Giulio Superti-Furga was among the IMP's first PhD students. Working in the lab of Meinrad Busslinger, he became a true pioneers - a role he resumed recently as the founding scientific director of the Research Center for Molecular Medicine (CeMM) of the Austrian Academy of Sciences.
Giulio Superti-Furga was born and raised in Milan and went to do his university studies in Zurich in 1981. Zurich was then, with two very active Institutes for Molecular Biology founded in the late sixties by Charles Weissmann and Max Birnstiel, one of the most important centres for molecular biology research in continental Europe.
In those days, the groups around Weissmann, Schaffner and Birnstiel and their junior group leaders, among whom Meinrad Busslinger, were discovering basic mechanisms of mammalian gene expression (role of promoters, enhancers, 3’ processing of mRNA etc.).
When the IMP was founded, Giulio followed Max Birnstiel and Meinrad Busslinger to Vienna. In fact, because the IMP building did not exist yet, Giulio followed Meinrad to a one-year sabbatical to Dave Goeddel’s laboratory at Genentech, Inc., South San Francisco. Genentech was not only the first and arguably most prominent biotech company but was also a partner of Boehringer Ingelheim in the founding of the IMP. Giulio was then the only PhD student.
The early days of the IMP
“Coming to Vienna to the brand-new IMP was an exhilarating experience”, says Giulio. He had most of the data for his PhD already and could put a lot of energy into the new institute. For example, he helped turn the student space he had co-designed into the centre of social life at the IMP (it turned out to be called Joe’s disco because the craftsman who made the sign could not spell Giulio).
Giulio remembers: “Most of the PhD students, postdocs and faculty would gather there to watch ‘Falcon Crest’ at 5 pm to then go back and work for more hours to end the day back in Joe’s disco with beer. I was then working on an inducible system for the Fos protein. It was very interesting for me to get not only input from oncogene experts such as Erwin Wagner and Hartmut Beug, but also get severely exposed to cell-cycle research and epigenetic research. My choice to do my postdoctoral studies on cell-cycle at the EMBL was a clear consequence of the IMP ‘imprinting’.”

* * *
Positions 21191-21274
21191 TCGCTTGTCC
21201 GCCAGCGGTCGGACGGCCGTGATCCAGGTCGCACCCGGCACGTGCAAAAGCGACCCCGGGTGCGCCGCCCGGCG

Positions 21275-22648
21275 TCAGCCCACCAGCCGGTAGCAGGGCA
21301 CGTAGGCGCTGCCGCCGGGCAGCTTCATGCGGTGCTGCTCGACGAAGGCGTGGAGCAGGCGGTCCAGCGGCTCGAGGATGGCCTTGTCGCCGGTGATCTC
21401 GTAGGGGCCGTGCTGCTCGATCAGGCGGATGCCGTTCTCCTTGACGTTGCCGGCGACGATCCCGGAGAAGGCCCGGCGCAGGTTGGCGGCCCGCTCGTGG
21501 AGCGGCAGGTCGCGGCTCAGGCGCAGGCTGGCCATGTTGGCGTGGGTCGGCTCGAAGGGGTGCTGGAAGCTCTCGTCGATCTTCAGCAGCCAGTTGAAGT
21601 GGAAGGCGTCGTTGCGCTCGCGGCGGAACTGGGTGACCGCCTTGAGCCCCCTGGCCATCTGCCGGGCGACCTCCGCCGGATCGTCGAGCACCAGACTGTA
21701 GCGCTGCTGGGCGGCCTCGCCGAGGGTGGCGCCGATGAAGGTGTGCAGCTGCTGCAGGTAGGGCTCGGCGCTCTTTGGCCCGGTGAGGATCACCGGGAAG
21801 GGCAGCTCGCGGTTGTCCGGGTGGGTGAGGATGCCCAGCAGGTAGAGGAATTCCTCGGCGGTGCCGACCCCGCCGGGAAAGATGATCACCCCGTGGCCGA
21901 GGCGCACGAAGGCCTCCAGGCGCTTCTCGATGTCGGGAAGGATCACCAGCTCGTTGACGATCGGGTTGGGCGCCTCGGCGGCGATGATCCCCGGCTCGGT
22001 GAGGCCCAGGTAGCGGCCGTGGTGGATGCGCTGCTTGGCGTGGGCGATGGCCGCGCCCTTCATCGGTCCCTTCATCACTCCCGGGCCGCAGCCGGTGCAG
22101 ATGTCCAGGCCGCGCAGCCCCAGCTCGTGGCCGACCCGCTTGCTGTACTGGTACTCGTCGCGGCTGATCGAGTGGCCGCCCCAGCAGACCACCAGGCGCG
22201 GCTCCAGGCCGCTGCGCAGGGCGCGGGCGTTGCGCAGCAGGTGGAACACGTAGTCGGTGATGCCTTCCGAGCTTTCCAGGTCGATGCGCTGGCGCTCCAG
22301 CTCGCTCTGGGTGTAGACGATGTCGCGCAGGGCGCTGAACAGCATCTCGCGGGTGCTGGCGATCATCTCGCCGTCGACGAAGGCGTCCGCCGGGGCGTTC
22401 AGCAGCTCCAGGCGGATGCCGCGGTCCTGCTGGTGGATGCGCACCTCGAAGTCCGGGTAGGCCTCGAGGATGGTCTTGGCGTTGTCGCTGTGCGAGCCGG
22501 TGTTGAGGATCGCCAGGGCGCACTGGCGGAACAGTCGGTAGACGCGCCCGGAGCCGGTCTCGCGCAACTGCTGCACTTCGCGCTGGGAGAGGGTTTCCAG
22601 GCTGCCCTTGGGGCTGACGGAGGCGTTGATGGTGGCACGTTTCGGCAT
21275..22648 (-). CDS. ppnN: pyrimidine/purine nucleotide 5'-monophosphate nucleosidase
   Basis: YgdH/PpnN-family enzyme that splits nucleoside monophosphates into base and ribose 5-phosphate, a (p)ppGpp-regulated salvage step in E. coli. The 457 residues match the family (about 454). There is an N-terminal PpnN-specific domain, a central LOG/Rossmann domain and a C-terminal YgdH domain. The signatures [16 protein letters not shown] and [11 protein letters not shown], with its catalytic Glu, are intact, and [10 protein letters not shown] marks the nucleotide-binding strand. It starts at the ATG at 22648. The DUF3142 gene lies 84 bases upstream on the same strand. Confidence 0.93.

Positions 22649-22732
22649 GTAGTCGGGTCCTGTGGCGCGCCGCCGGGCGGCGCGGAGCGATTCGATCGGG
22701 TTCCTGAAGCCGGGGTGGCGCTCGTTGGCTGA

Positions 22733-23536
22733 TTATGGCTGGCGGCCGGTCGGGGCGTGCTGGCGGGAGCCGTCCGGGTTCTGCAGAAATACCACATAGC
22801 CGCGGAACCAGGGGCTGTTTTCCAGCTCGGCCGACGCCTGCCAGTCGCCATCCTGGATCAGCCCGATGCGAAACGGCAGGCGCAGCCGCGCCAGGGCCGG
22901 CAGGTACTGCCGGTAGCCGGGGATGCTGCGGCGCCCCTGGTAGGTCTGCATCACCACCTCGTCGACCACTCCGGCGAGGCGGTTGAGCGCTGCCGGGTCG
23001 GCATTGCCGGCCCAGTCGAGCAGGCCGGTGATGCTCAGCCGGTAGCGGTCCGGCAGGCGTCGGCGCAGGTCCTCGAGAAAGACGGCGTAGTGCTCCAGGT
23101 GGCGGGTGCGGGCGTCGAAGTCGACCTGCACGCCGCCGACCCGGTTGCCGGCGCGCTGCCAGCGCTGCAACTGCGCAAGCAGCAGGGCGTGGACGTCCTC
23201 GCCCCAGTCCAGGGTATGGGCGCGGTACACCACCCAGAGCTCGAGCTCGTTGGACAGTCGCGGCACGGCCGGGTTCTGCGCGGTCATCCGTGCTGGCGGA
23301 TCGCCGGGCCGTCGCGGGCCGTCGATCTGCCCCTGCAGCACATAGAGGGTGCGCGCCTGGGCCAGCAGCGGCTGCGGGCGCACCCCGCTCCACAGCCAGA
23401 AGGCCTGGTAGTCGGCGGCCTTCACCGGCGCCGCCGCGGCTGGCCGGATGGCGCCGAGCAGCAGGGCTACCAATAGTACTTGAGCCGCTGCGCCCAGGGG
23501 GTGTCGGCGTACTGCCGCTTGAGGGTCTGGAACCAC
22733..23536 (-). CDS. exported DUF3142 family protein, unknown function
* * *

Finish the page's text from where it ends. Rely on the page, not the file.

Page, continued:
After his diploma and PhD with Meinrad, Giulio was a Postdoc and Team Leader at EMBL until 2004. For several years he served as visiting professor of Biotechnology at the University of Bologna.
In 2000, he co-founded the biotech company Cellzome Inc., where he was Scientific Director and responsible for the Heidelberg research site. His most significant scientific contributions are the elucidation of basic regulatory mechanisms of tyrosine kinases in human cancers and the discovery of fundamental organization principles of the proteome of higher organisms.
Giulio Superti-Furga is now Scientific Director and CEO of CeMM, the Research Center of Molecular Medicine of the Austrian Academy of Sciences, a sister institute to IMBA and GMI. He is also Visiting Professor at the Medical University of Vienna.
Giulio is an EMBO member and a corresponding member of the Austrian Academy of Sciences. His ground-breaking work on the organization of the yeast proteome is the most highly cited proteome paper world-wide and one of the all-time top 10 papers in biology as ranked by the faculty of 1000.
Biology relies on the concerted action of a number of molecular interactions of gene products and metabolites operationally organized in molecular machines, molecular pathways and in yet larger molecular networks.
Currently, Giulio Superti-Furga and his team are interested in: (i) The principles behind these supermolecular organisation levels (whole proteome organisation, prototypic pathways, selected complexes and molecular machines), (ii) the study of molecular context, pathways and networks to understand specific human pathologies and guide novel diagnostic and therapeutic initiatives, (iii) the elucidation and prediction of the molecular mechanism of action of known and novel therapeutics using post-genomic approaches.
The not-so secret and admittedly highly immodest ambition of the CeMM is to succeed into catalysing a similar process of coalescence and inspiration to the medical research community in the 9th Viennese district as the IMP/IMBA/GMI have so successfully done for the entire basic molecular biology scene over the last two decades. At the same time, CeMM considers itself a bridge between the medical and clinical research community at the Medical University/General Hospital and the fundamental biomedical research community at the Vienna Biocenter.
By Heidemarie Hurtl, Giulio Superti-Furga – first published in 2007.
Alumni Stories: quick links
Angelika Amon - Jörg Betschinger - Sarah Bowman - Martin Breuss - Rafal Ciosk - Greg Emery - Giorgio Gilestro - Silke Hauf - Christian Häring - Konrad Hochedlinger - Andreas Hochwagen - Andrea Hutterer - Claudine Kraft - Christoph Lengauer - Marieke von Lindern - Stephen L. Nutt - Snezhka Oliferenko - Bernhard Payer - Mark Petronczki - Silke Pichler - Kanaga Sabapathy - Walter Schmidt - Georg Schneider - Frank Schnorrer - Philipp Selenko - Maria Sibilia - Camilla Sjögren - Andrew Straw - Giulio Superti-Furga - Attila Toth - Tomyuki Tanaka - Frank Uhlmann - Hartmut Vodermaier